Childproofing Saves Lives
Each year there are more than 3 million unintentional injuries to children ages 14 and under—injuries that happen in the home and require emergency room care, according to Safe Kids U.S.A.
Three million injuries. That is 8,210 injuries each day.
Each day, approximately six children in the U.S. die from home injuries, including injuries resulting from fires, burns, drowning, choking, strangulation, falls, suffocation, and poisoning.
Parents and caregivers can take steps to help prevent these injuries in the home.
What first steps should parents take to childproof the home?
If you have a toddler, get down on your knees and look at how the world looks from their vantage point.
Note any drawers, shelves, or other areas that are easily accessible from their height. Look for small items that could cause choking hazards—if it can fit into a cardboard toilet paper roll, they can choke on it.
Make sure furniture is stable and not easily turned over, especially items like heavy televisions and bookcases kids tend to climb on.
Check that your child cannot access cleaners or other things that could poison them. Cover wall outlets to keep small fingers from exploring them. Remember, even young babies crawling around can get into danger if a home is not childproofed.
At what age can you stop worrying about childproofing?
Childproofing does not stop with the toddler age. Parents should take safety precautions in their home from birth through the teenage years.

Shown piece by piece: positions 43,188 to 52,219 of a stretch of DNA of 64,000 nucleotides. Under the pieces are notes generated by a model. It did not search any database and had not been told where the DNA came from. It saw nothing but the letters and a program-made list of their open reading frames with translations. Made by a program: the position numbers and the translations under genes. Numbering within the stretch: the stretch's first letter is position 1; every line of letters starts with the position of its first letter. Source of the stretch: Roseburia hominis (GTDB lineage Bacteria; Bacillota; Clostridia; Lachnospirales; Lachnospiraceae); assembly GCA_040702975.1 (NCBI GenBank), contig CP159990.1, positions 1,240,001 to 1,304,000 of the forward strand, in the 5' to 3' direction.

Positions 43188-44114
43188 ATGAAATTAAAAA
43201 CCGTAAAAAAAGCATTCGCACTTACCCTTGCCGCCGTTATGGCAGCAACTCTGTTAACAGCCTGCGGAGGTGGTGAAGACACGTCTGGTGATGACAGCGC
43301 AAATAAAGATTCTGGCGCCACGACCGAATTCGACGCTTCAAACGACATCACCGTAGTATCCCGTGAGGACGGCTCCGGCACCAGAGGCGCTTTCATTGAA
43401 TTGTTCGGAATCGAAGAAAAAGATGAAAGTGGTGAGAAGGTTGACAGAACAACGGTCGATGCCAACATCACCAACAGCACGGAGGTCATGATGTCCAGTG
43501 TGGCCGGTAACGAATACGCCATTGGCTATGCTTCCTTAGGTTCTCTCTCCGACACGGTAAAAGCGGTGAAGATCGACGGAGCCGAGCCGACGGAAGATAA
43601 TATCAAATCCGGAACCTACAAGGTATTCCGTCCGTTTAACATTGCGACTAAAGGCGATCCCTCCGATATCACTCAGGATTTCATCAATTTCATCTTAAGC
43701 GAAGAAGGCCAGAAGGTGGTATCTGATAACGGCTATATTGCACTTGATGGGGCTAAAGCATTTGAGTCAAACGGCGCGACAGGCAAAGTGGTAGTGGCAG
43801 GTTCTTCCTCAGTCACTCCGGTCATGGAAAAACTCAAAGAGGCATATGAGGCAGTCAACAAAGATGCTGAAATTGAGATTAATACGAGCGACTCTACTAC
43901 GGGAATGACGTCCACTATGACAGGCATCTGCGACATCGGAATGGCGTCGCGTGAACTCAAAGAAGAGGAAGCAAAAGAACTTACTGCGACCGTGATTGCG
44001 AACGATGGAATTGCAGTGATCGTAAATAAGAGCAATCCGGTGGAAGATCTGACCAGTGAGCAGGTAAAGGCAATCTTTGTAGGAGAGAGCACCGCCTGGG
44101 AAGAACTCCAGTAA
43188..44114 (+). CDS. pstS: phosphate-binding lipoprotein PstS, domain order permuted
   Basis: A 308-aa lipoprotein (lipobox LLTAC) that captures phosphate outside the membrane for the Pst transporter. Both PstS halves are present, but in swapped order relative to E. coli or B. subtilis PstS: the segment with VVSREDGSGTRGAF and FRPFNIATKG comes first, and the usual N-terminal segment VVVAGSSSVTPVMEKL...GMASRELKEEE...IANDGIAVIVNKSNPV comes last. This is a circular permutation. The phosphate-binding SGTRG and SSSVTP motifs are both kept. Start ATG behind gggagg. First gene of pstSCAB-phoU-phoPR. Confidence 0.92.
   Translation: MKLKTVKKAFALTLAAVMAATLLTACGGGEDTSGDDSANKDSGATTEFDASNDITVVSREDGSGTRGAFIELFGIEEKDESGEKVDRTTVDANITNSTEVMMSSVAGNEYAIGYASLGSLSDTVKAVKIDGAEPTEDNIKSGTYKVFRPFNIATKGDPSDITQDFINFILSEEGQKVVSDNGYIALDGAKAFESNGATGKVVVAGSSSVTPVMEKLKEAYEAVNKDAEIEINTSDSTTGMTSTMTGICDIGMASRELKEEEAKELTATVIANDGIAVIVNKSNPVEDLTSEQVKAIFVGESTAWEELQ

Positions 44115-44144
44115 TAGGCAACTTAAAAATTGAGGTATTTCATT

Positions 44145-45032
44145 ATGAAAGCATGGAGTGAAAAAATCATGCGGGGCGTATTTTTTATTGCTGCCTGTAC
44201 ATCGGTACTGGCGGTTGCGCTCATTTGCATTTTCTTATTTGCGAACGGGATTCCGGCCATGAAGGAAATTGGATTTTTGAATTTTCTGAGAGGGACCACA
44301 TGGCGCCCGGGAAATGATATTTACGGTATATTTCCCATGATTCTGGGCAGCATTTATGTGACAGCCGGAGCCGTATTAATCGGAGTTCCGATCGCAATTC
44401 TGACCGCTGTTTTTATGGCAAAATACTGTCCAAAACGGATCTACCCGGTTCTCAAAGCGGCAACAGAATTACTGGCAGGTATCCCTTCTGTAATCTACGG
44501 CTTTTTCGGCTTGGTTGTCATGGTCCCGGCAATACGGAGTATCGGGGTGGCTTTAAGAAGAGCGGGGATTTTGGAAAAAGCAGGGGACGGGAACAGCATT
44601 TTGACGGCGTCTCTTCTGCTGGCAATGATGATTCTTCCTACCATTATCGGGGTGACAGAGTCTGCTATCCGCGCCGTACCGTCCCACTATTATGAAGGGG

Big kids become more active and daring. During the early teen years, more deaths are the result of head injuries. More injuries are the result of falls.
During these years, it is important for parents to teach their children fire escape routes and emergency plans. Preteens are old enough to understand these instructions, and they can prove lifesaving for them and others in the home.
Flame burns are also prevalent during the preteen years. Remind children of the dangers of cooking—on a stove and in the microwave. Hot foods and fluids can cause severe burns. Teach teens to not play with matches, lighters, or fireworks.
For more information about keeping children of all ages safe in the home and outdoors, go online to the Safe Kids U.S.A. Web site at www.safekids.org/safety-basics
Sherri Hannan is a registered nurse and program coordinator for Safe Kids Fayette County.